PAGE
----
“Often when a person dies-intestate, the legal heirs have to decide how to mutually distribute the assets of the deceased.
Going to court is the least productive way. Negotiation is better and the courts are best approached only in case of a denial of one’s rights,” says Advocate Niraj Punmiya, a practitioner in the area of income and service tax. He was speaking at Moneylife Foundation on “Dealing with Wills & Intestate Succession”.
Adv Punmiya said, “Looking at how complicated and bureaucratic it is to deal with the legal and government machinery, it is better to have a clear Will to make it easy for those who come after you.”
Adv Punmiya started by explaining the basics of Wills and terms such as testator, executor, codicil, testamentary guardian; he described nine different types of Wills that are possible, but suggested that a simple Will executed by an individual was better than needless complication and complexity through joint Wills, contingent Wills etc. He pointed out that although a Will does not involve payment of stamp duty nor does it require Registration, it was highly recommended that the Will be registered.
Having taken the audience through the intricacies of the types and procedures of Wills, he turned the focus to Nominations and how it is different from a Will. Often, nominees become an important part of the whole story.
“Nomination is a Right to receive while the Will is a Right to Own” he said emphatically. A nominee is like an executor, who is entrusted to manage the property or asset as per the nominator’s wishes after his death. However, a nominee cannot sell property unless he is a legal heir,” he said.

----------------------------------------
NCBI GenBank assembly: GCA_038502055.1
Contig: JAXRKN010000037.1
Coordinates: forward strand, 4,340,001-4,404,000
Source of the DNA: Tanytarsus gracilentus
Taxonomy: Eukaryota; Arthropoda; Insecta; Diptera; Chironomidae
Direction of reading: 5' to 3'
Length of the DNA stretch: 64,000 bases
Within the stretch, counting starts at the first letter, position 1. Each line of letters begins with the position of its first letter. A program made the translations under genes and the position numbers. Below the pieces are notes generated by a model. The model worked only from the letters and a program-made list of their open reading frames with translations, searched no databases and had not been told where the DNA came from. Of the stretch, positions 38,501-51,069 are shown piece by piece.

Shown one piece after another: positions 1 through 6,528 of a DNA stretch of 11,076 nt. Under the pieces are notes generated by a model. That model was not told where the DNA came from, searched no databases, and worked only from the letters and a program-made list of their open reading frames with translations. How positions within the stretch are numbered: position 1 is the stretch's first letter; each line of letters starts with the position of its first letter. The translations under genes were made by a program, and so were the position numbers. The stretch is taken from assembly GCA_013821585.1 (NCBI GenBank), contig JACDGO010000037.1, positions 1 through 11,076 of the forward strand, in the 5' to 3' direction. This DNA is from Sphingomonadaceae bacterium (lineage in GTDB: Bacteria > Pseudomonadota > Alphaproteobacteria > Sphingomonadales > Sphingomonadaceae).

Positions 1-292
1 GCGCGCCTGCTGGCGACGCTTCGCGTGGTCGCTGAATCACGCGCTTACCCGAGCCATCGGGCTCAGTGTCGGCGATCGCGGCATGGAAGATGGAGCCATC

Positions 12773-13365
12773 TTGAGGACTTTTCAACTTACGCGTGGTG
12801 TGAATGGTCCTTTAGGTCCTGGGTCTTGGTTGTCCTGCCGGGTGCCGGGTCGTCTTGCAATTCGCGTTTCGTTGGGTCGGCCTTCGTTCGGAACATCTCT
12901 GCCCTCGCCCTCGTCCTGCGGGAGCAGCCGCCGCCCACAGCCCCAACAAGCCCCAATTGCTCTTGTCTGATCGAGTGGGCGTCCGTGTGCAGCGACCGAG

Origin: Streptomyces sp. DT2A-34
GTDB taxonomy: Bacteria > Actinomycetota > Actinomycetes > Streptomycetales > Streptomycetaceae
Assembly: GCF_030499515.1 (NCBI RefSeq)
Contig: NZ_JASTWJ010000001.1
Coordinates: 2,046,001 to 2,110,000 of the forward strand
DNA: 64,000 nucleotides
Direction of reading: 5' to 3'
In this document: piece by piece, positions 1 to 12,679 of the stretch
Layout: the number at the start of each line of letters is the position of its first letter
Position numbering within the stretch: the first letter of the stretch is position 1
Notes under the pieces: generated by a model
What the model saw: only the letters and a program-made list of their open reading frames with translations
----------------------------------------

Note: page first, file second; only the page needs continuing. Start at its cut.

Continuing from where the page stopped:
Adv Punmiya also talked about the several procedures involved in transfer of property or other assets after the death of a nominator. Especially talking about nominations in co-operative housing society, he said, Section 30 of the Maharashtra Co-operative Societies Act, 1960, governs such matters. The Act says, “On the death of a member of a society the society shall transfer the share or interest of the deceased member to a person or persons nominated in accordance with the rules or, If no one has been nominated, to such person as may appear to the committee to be the heir or legal representative of the deceased member.”
“From interpretation of the above section, it is very clear, on the plain reading of Section 30 that the intention of the Section is to provide for who has to deal with the society on the death of the member and not to create a new rule of succession”.
Explaining this in details, especially from the society’s point of view, he said, “Society has no power, except provisionally and for a limited purpose to determine the disputes about who is the heir, or legal representative. It, therefore, follows that the provisions for transferring a share and interest to a nominee or to the heir or legal representative will be as decided by the society and is only meant to provide for interregnum between the death and the full administration of the estate and not for the purpose of conferring any permanent right of such person to a property forming part of the estate of the deceased.”
Adv Punmiya then explained succession certificate, probate as well as difference between a Will and a probate. He said, “A succession certificate establishes the authenticity of the heirs and give them the authority to inherit debts, securities and other assets that the deceased may have left behind.”
Succession certificate can be obtained from district or the High Court within whose jurisdiction, the assets fall, by filing a petition. Apart from the lawyer’s fees, the court may levy a fixed percentage of the value (up to 3%) of the estate as fee.
Usually, succession certificate takes 3-4 months (sometimes 5-7 months), if it is not contested by anyone. The succession certificate authorises the person to distribute the assets to the legal heirs as per the succession law.